Our booking agents have successfully helped clients around the world secure talent like Conan O'Brien for speaking engagements, personal appearances, product endorsements, or corporate entertainment for over 15 years. The team at All American Entertainment represents and listens to the needs of organizations and corporations seeking to hire keynote speakers, celebrities or entertainers. Fill out a booking request form for Conan O'Brien, or call our office at 1.800.698.2536 to discuss your upcoming event. One of our experienced agents will be happy to help you get pricing information and check availability for Conan O'Brien or any other celebrity of your choice.
  • How much does it cost to book Conan O'Brien?

    Booking fees for Conan O'Brien, or any other speakers and celebrities, are determined based on a number of factors and may change without notice. Pricing often varies according to the circumstances, including the talent's schedule, market conditions, length of presentation, and the location of the event. Speaker fees listed on this website are intended to serve as a guideline only. In some cases, the actual quote may be above or below the stated range. For the most current fee to hire Conan O'Brien, please fill out the booking request form or call our office at 1.800.698.2536 to speak with an experienced booking agent.
  • Who is the agent for Conan O'Brien?

    All American Entertainment has successfully secured celebrity talent like Conan O'Brien for clients worldwide for more than 15 years. As a full-service talent booking agency, we have access to virtually any speaker or celebrity in the world. Our agents are happy and able to submit an offer to the speaker or celebrity of your choice, letting you benefit from our reputation and long-standing relationships in the industry. Fill out the booking request form or call our office at 1.800.698.2536, and one of our agents will assist you to book Conan O'Brien for your next private or corporate function.
  • What is a full-service talent booking agency?

    All American Speakers is a "buyers agent" and exclusively represents talent buyers, meeting planners and event professionals, who are looking to secure celebrities and speakers for personal appearances, speaking engagements, corporate entertainment, public relations campaigns, commercials, or endorsements. We do not exclusively represent Conan O'Brien or claim ourselves as the exclusive booking agency, business manager, publicist, speakers bureau or management for Conan O'Brien or any other speaker or celebrity on this website. For more information on how we work and what makes us unique, please read the AAE Advantage.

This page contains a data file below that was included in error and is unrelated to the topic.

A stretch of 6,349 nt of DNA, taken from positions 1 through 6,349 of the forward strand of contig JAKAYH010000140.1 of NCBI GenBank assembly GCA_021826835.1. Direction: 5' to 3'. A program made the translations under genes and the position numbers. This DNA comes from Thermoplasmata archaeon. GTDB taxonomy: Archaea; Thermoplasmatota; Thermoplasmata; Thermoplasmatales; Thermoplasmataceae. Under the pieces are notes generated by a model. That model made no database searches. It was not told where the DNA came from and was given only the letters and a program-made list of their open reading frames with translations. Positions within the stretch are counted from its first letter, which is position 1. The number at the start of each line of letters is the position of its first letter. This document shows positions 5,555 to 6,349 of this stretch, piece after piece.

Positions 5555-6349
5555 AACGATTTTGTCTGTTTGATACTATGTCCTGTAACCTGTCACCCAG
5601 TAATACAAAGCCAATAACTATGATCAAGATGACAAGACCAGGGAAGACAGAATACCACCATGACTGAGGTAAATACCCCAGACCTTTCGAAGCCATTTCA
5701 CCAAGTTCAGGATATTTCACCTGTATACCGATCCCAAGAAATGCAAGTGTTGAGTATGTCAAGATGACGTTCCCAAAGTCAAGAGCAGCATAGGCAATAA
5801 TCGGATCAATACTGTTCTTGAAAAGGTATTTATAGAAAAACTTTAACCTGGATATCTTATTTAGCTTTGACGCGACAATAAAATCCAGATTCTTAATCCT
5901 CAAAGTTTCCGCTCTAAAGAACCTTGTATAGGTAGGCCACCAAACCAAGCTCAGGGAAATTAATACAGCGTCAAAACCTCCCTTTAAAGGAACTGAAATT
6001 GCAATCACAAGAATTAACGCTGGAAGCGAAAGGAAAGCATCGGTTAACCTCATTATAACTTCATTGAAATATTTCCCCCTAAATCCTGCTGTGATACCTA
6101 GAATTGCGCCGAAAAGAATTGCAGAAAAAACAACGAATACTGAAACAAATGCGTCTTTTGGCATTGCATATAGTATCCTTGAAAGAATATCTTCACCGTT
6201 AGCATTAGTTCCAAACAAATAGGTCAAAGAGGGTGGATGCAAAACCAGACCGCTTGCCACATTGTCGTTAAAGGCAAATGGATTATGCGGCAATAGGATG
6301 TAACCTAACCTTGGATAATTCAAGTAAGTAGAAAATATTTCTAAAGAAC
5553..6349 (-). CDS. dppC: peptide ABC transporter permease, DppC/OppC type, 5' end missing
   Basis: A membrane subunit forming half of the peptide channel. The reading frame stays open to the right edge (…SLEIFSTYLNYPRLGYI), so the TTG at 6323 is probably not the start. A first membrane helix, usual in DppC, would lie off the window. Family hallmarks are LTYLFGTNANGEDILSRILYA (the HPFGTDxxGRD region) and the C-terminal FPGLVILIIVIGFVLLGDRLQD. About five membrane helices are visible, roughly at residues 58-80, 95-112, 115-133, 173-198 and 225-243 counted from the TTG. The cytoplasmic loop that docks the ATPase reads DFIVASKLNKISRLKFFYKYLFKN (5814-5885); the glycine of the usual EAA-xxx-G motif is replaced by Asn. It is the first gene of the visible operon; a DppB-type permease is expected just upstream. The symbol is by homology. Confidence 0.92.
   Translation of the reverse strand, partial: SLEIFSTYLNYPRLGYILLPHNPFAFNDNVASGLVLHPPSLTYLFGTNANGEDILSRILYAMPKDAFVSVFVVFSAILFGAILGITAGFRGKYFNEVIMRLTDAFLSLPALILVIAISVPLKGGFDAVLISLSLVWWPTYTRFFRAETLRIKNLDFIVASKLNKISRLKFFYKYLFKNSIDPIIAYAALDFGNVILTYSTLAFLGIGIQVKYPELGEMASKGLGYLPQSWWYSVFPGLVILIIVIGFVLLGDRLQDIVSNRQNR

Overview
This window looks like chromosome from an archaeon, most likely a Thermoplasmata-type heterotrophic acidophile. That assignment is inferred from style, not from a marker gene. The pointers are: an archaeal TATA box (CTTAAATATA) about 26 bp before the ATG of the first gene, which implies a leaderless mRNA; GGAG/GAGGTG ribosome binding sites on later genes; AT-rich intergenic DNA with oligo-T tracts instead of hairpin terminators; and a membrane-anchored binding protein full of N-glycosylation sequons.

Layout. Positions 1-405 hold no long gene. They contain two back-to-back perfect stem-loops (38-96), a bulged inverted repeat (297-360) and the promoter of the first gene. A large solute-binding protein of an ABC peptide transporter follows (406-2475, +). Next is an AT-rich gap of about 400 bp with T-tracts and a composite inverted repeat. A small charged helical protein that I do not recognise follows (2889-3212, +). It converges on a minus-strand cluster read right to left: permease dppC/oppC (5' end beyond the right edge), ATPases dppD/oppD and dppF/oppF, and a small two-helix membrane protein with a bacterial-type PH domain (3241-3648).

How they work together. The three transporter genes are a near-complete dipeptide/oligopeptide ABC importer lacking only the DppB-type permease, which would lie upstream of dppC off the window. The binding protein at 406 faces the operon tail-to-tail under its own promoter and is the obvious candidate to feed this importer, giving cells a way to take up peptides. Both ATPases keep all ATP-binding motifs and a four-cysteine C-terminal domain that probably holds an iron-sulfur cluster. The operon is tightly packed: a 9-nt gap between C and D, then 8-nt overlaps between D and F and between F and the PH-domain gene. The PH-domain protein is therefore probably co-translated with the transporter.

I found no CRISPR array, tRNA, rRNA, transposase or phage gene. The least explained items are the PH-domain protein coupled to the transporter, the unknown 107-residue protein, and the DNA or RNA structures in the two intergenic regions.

Conan O'Brien is a keynote speaker and industry expert who speaks on a wide range of topics . The estimated speaking fee range to book Conan O'Brien for your event is available upon request. Conan O'Brien generally travels from Los Angeles, CA, USA and can be booked for (private) corporate events, personal appearances, keynote speeches, or other performances. Similar motivational celebrity speakers are Seth Meyers, John Oliver, Jimmy Fallon, Ellen DeGeneres and Jerry Seinfeld. Contact All American Speakers for ratings, reviews, videos and information on scheduling Conan O'Brien for an upcoming event.

Conan O'Brien Speaker Videos

  • Conan Says Thank You To David Letterman - CONAN on TBS
    Conan O'Brien interview Part 1 - YouTube
  • Conan O'Brien Dives into Armenian Culture “Head First” - YouTube

Conan O'Brien News

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Speakers Similar to Conan O'Brien

This website is a resource for event professionals and strives to provide the most comprehensive catalog of thought leaders and industry experts to consider for speaking engagements. A listing or profile on this website does not imply an agency affiliation or endorsement by the talent.

All American Entertainment (AAE) exclusively represents the interests of talent buyers, and does not claim to be the agency or management for any speaker or artist on this site. AAE is a talent booking agency for paid events only. We do not handle requests for donation of time or media requests for interviews, and cannot provide celebrity contact information.

If you are the talent, and wish to request removal from this catalog or report an issue with your profile, please click here.